Any alliance can flounder despite the best intentions of each party involved, according to Stuart Kliman, CA-AM, partner at Vantage Partners. What matters is how the parties work together to uncover the causes and resolve the challenges. A joint working session—bringing together key stakeholders from both alliance members—can be a highly effective means of tacking challenges head-on and strengthening alliance relationships in the process.
Kliman discussed how to manage an effective joint working session during the Wednesday, Sept. 24 ASAP Netcast Webinar sponsored by Vantage, “We Have an Alliance Issue: How to Structure and Facilitate Joint Working Sessions Where Issues are Complex and Feelings are Raw,” available now for ASAP Members in the Member Resource Library . The alliance manager plays a crucial role, not surprisingly, because he or she must “construct and facilitate an effective working session that deals well with the challenges in a way that allows the parties to reach good, impactful, and actionable answers,” Kliman explained. The working session must meet the key interests of the parties involved, by developing “creative, value maximizing solutions.” Participants must feel that they are treated fairly—not just by the outcome, but by the process. Working relationships should be enhanced when folks have a greater understanding and acceptance of the realities of each other’s experiences and data. And there should be clarity of commitments with key next steps in place.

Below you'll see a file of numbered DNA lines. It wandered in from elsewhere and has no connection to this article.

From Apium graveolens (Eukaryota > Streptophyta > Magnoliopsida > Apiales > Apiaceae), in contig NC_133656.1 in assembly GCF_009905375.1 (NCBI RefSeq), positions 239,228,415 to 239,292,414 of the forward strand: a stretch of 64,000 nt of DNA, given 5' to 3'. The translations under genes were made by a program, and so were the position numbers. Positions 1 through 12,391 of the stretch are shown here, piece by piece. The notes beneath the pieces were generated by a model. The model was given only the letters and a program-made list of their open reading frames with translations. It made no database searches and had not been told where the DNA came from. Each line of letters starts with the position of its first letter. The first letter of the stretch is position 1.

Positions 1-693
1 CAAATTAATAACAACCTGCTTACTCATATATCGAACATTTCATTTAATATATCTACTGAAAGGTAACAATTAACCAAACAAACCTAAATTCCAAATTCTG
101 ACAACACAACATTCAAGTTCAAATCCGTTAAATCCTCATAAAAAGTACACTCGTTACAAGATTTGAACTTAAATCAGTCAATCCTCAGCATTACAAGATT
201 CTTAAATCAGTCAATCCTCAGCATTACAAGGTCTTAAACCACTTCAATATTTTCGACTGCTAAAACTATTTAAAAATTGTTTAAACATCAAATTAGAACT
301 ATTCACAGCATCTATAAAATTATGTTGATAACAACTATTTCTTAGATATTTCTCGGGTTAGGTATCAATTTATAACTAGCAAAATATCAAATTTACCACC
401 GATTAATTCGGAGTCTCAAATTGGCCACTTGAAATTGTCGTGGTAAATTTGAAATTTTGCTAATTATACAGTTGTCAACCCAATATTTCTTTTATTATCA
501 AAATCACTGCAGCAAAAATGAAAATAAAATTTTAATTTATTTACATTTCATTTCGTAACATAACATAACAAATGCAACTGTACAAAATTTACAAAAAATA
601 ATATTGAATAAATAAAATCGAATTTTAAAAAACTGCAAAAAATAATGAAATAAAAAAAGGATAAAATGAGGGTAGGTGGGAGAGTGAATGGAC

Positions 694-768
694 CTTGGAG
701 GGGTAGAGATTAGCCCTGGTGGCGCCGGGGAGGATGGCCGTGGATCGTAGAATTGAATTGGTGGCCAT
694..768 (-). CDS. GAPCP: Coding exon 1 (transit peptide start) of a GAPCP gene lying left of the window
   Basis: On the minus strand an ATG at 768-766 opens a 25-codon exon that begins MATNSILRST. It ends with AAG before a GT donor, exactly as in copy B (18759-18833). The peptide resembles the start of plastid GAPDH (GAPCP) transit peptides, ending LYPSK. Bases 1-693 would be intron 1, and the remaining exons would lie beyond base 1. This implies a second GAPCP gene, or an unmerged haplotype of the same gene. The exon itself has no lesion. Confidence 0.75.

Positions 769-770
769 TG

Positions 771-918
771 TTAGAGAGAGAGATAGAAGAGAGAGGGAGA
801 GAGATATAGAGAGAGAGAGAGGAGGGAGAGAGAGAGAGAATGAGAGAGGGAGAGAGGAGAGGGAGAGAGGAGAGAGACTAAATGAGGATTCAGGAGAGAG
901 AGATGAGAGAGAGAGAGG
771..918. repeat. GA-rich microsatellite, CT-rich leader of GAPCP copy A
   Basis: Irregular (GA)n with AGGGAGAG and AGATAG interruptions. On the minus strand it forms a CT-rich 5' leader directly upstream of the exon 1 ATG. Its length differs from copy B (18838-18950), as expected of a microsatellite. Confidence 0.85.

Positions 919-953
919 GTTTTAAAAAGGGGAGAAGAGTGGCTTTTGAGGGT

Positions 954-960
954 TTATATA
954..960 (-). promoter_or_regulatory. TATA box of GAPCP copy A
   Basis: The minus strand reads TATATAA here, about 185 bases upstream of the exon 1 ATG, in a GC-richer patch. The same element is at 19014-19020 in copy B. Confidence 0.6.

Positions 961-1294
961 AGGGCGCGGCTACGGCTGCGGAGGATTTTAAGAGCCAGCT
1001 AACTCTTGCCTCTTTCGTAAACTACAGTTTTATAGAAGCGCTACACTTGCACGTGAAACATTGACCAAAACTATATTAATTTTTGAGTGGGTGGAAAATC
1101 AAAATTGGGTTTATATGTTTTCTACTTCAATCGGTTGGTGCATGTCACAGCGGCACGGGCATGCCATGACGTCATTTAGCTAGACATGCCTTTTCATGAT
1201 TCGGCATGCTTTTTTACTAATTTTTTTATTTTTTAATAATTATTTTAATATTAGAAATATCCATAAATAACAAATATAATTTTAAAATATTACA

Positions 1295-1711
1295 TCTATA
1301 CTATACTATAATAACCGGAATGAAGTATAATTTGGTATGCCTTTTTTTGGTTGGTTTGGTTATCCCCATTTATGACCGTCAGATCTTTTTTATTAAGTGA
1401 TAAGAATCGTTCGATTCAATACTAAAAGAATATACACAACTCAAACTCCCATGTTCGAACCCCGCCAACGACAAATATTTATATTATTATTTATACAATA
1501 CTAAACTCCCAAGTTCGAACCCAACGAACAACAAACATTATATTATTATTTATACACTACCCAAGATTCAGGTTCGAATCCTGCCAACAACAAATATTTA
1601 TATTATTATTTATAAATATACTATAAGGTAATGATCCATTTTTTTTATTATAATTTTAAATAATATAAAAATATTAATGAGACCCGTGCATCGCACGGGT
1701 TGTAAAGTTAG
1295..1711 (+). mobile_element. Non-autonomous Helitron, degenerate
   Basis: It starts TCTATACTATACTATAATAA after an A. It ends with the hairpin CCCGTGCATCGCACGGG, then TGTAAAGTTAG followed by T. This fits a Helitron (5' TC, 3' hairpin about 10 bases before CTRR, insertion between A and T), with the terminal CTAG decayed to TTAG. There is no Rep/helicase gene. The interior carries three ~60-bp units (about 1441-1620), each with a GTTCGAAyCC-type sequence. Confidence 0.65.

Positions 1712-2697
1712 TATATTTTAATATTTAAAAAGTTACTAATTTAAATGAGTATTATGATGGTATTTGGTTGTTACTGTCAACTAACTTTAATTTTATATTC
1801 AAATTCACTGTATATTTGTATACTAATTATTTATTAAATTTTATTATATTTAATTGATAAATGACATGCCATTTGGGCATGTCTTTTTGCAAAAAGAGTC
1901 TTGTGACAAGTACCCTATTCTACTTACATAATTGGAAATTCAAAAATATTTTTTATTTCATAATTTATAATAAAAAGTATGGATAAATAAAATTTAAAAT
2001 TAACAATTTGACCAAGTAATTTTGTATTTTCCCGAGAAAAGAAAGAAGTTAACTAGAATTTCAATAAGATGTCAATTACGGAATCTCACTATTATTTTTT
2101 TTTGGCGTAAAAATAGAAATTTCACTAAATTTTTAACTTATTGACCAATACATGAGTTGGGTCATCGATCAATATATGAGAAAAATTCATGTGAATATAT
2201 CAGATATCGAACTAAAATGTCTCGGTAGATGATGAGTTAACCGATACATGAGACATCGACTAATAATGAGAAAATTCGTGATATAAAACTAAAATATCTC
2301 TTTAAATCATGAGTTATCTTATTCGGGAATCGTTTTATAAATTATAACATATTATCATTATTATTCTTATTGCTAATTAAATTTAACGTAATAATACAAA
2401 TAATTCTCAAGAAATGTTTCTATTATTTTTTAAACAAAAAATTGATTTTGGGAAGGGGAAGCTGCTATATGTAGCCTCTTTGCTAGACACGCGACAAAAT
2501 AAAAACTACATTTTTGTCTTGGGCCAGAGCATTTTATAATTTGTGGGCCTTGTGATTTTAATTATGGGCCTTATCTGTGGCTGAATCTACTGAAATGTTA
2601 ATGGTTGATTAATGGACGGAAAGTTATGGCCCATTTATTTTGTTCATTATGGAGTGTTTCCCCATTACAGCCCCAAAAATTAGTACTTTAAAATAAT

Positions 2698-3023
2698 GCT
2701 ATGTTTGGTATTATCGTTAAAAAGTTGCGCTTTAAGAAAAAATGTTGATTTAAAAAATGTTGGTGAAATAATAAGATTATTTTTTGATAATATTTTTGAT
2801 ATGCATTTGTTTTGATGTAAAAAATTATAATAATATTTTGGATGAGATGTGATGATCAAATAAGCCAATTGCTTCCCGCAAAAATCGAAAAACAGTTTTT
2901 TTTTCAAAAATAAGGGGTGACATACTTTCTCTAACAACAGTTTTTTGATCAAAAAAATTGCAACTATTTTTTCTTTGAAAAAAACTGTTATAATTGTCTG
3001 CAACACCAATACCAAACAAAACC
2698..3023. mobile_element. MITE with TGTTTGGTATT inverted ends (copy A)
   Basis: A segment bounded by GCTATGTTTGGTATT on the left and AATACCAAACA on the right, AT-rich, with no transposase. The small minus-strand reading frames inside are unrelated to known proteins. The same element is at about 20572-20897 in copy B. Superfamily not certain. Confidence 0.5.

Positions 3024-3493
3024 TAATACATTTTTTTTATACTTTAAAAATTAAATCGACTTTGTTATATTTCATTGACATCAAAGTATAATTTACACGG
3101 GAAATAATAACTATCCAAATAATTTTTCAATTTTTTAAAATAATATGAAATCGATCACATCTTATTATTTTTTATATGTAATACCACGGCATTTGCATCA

Kliman’s presentation walked attendees of the webinar through a four-step process:
- Define the problem. What are the observable symptoms? What does the desired future state look like?
- Generate possible diagnoses. What are possible underlying causes of the gap between the current state and the preferred future state? What obstacles might be preventing success?
- Brainstorm general approaches. What are some possible approaches to dealing with the most likely underlying causes? Which set of approaches will we pursue?
- Develop specific action ideas. What are the action items for the selected approaches? What are the ways to implement them? Who does what, when?
Kliman then spent the remainder of his formal presentation discussing a case example of a large biopharmaceutical company that hit a roadblock in its partnership with a small biotech company. The relationship was struggling with over-budget development costs and lagging enrollment—and a lot of finger-pointing and frustration on both sides. The four-step process uncovered specific concerns—such as the both the biotech and large pharma company feeling surprised and alarmed by each other’s decisions, and with alliance teams being concerned about upper management making decisions outside of the alliance governance structure.
The process ultimately guided the partners to redefine and augment their communications pathways and protocols while institutionalizing relationship checkpoint and a cadence of informal and formal assessments and health checks for the partnership. An archive of all ASAP Netcast Webinars is available to members as a benefit of membership in the ASAP Member Resource Library. An overview of all previous webinars can be found on ASAP’s public facing website.